My Aunt Lillian passed away last week at her home in Kerman, California. Her obituary, as well as some family stories and memories, follows:
Lillian Louise Killen
(1934 – 2021)
Lillian Louise Killen, age 87, of Kerman, California passed away on Saturday, November 6, 2021. Lillian was born October 23, 1934.
Lillian is survived by her children: William Killen (Susan); John Killen; Genevia Frede (Tony); Charlotte Medigovich (Gary); Donna Hall (Gregory); her siblings, John Horne and Mary Brown. Lillian also leaves behind her 11 grandchildren and 11 great-grandchildren.
Lillian was preceded in death by her husband Morris, sister Georgia Lofton, and grandson Isaiah Killen.
Visitation will be held at Palm Memorial Kerman Chapel, 538 S. Madera Ave., Kerman, CA 93630, on Monday, November 15, 2021 from 5:00 to 7:00 p.m.
Funeral services will be held at First Baptist Church 14669, W. G Street, Kerman, CA 93630, on Tuesday, November 16, 2021 at 11:00 a.m.
Interment will follow at Fresno Memorial Gardens, 175 S. Cornelia Ave., Fresno, CA 93706.
The first-born child of Dewey Horne and Ethel McMurry Horne, my Aunt Lillian was born at home in Liddieville, Louisiana, in 1934. As the oldest — and probably since she was a girl — she became my granny’s #1 helper in running the household. She pumped water, helped prepare meals, and carried firewood. And because my grandparents had only girls until my father came along, Aunt Lillian and her sisters also hoed and picked cotton. Aunt Lillian regularly missed the first three weeks of school each year to help bring in the cotton crop.
Aunt Lillian was in high school when my granny was diagnosed with TB and admitted as an in-patient to Ruston Tuberculosis Hospital, seventy miles away from their farm. Running the household fell to Aunt Lillian, who also cared for her baby brother (my dad), just two or three years old at the time. What strength and fortitude she had to hold everything together until my granny returned home nine months later!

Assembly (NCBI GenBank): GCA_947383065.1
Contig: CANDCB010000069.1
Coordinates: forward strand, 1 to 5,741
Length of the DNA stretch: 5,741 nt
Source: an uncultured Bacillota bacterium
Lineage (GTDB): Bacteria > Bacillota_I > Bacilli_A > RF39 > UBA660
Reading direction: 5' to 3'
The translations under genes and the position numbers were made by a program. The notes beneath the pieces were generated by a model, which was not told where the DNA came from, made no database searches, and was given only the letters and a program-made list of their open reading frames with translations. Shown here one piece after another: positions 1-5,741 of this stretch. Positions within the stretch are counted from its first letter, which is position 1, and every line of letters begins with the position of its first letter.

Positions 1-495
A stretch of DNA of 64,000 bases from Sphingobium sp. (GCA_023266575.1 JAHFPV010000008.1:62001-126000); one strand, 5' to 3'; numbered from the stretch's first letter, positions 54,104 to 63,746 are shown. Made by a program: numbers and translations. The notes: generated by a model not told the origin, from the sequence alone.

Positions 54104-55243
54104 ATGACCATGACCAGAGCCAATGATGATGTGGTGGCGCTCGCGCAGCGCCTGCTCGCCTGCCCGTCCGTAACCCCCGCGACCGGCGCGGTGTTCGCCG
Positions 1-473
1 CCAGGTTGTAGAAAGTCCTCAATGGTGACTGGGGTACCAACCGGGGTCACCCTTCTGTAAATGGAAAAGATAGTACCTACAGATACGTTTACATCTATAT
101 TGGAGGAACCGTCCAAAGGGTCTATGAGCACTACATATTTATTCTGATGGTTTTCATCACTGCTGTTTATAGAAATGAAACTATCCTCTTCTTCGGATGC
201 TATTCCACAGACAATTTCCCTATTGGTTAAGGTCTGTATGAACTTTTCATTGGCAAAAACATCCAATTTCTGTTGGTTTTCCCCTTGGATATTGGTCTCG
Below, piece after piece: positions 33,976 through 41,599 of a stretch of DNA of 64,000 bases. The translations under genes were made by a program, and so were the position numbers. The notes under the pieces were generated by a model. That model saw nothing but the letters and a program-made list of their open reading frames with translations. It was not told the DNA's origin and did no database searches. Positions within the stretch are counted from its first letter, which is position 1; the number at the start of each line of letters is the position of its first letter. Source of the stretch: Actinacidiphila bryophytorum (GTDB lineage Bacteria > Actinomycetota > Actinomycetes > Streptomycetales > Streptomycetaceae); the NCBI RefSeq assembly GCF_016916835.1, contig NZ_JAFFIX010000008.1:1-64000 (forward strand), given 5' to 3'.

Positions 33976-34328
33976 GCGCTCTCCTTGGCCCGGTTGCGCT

Aunt Lillian was also a hard worker outside the home from a young age. To earn money for her senior year expenses, she stayed out of school an extra three weeks and picked cotton at neighboring farms. She was a student worker in the school cafeteria, pouring milk and washing dishes to earn the ten cents needed daily for her lunch. Aunt Lillian demonstrated this strong work ethic throughout her life. She raised five children, delivered the Fresno Bee newspaper for many years, and retired as a rural route carrier for the US Post Office.
Aunt Lillian married my Uncle Morris on 24 May 1952 at my grandparents’ home. It was the day after her high school graduation. Although they both grew up in Liddieville, they didn’t notice one another until Uncle Morris returned home from the Navy after World War II. They lived one farming season with Uncle Morris’s parents until they brought in a successful cotton crop and got their own place — a small shotgun house near Boeuf River.
Aunt Lillian and Uncle Morris’s first three children were born in Franklin Parish. But providing for a growing family with small-scale farming was extremely difficult. Aunt Lillian and Uncle Morris moved to California in 1957, searching for better job opportunities and prospects for their family. When they left, Uncle Morris promised my granny he’d bring Aunt Lillian home each year for a visit. As far as I know, he kept that promise for over 40 years.